Friday, 30 January 2009

10.11.08 Mbari (2)





Igwekala (spirit) with dog – is a messenger from the gods who used the dog as an agent (the dog is an ‘aware’ animal and in a lot of mythology). The dog acts as an intermediary between the diviner and the people.

The Evil spirit with cloven hooves – prevents messages between the god of the messages (Igwekala) and the diviner.

Amuma (Lightening) – Amuma is a god with two heads in hands and at knees.
The central chamber was used by the artists to stay in whilst they were building the Mbari, after which time the spirit (Amuma) on the side of the chamber may take on the spirit of a person who dies, and then their role is to protect the shrine [From the field research there may be some confusion here as usually the central chamber is where the main god/goddess resides, in this case Ala, and only the High Priest is allowed into this chamber].

1 comment:

Amarachi said...

The artist with these sculptures tell a whole story of how evil spirits can disrupt the "transmission" of messages from God to man.

"Igwekala" is a medium, as well as the dog. Amuma(lightening) is also a medium. It is a medium of Amadioha (the god of thunder)- it can strike to destroy offenders, etc. They are not gods.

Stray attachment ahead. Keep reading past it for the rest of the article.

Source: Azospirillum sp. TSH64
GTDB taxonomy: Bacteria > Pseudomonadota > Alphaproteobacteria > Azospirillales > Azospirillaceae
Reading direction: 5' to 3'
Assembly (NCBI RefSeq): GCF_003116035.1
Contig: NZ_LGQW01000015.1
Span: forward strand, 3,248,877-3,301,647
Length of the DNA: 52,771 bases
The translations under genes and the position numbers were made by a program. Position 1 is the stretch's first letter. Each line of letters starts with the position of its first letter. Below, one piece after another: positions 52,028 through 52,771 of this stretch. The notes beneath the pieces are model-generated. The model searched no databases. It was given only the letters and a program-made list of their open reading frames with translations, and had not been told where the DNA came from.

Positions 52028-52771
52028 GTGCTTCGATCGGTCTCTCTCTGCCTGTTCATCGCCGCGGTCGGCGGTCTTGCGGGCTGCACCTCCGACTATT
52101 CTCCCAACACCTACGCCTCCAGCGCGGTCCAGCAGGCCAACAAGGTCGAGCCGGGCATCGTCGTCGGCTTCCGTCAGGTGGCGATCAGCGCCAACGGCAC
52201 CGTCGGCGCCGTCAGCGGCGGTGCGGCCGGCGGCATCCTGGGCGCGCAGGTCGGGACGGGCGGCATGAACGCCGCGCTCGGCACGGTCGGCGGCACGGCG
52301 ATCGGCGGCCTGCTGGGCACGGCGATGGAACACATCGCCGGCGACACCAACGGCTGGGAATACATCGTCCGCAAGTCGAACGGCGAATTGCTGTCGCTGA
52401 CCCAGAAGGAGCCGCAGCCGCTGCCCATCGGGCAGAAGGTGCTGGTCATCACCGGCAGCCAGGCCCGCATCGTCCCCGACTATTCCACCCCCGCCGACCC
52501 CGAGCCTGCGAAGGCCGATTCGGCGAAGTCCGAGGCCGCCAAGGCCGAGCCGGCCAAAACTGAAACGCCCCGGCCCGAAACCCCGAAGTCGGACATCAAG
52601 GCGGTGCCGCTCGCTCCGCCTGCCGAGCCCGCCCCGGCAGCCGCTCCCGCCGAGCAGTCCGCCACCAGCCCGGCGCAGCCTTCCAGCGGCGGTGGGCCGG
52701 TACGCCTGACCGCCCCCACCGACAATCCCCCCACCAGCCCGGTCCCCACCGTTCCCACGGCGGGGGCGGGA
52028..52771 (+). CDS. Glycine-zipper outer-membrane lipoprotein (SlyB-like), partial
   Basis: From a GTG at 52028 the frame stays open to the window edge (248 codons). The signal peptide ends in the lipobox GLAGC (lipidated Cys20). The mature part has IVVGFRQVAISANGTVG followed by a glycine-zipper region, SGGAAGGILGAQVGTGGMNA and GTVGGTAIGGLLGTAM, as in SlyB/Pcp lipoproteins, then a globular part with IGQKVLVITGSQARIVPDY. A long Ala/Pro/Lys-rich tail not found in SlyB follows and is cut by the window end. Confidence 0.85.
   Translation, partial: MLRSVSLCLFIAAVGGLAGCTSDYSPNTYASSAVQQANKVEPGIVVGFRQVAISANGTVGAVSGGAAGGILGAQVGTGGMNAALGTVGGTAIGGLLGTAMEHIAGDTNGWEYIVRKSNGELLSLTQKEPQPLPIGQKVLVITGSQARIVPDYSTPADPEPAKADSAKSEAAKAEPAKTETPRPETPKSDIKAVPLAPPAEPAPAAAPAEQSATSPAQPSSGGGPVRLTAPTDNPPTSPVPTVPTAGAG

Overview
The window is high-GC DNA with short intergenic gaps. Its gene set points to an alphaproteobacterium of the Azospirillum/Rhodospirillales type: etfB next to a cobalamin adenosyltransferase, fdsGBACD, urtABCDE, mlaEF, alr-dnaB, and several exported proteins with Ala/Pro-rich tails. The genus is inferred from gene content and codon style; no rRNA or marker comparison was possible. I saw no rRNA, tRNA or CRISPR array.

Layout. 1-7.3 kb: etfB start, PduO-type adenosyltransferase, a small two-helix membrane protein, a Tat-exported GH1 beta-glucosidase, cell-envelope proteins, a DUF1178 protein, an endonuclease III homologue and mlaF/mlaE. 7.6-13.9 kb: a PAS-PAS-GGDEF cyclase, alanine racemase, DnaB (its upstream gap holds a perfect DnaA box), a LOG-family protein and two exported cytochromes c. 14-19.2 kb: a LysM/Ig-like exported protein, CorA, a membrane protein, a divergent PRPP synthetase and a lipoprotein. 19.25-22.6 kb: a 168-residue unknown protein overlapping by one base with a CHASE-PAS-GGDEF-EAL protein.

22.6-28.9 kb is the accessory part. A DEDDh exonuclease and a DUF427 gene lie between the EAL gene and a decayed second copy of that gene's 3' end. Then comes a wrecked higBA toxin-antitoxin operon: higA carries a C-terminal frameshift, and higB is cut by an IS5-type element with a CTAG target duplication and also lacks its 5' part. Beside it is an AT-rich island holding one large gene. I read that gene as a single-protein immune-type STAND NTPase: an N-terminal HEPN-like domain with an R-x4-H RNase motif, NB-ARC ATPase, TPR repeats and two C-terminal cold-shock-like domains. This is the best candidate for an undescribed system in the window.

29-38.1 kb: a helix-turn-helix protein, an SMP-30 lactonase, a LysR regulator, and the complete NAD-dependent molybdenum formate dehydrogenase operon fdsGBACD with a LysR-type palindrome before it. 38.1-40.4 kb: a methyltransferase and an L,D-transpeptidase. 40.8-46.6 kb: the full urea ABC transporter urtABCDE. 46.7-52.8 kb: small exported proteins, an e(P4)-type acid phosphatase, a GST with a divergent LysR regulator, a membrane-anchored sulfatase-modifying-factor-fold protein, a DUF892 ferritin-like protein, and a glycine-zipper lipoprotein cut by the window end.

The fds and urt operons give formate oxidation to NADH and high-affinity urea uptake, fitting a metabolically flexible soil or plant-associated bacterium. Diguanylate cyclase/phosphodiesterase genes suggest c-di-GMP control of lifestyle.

In this situation, God (Chukwu)/ any other god..like ala, Uramiriukwa, alaocheala, alaogbaga, etc, is the one with the message, and he is meant to be delivering it through these mediums- then through the diviner, as the major intermediary/mediator- to man.

Amuma does not come into this story by this artist. The figure with head in hand and at knee, is not lightening, but the EVIL SPIRIT who all the time tries to distract the dog, who has the message from Igwekala. Any time the evil spirit succeeds in distracting the dog, then the diviner draws blank in his divination, hence would have no message to give man. This is how you can sometimes get unfruitful divinations

The central chamber in an mbari is never used by artists as a seating place while they worked. It is the dwelling place of the particular god(sometimes in the person of the python). Nobody enters the central chamber except the high priest associated with the particular mbari house..to consult/commune with the god/godess. The artists sit and work around the space between the central chamber and the walls around.

In this Mbari at the Arts Council, Amuma(the spirit, not a god, and not the Lightening either) is depicted in the person of a young lady seated on the central chamber. She oversee this Mbari to ala. It is known that at the conclusion of each mbari, any member of the community who has the slightest facial resemblance to this amuma (the spirit) simply dies as the mbari is revealed. It is a mysterious affair since the artist does not deliberately create this resemblance. He may not even know of the existence of such a person, especially if he is an invited master artist from another village. His hands are meant to be guided.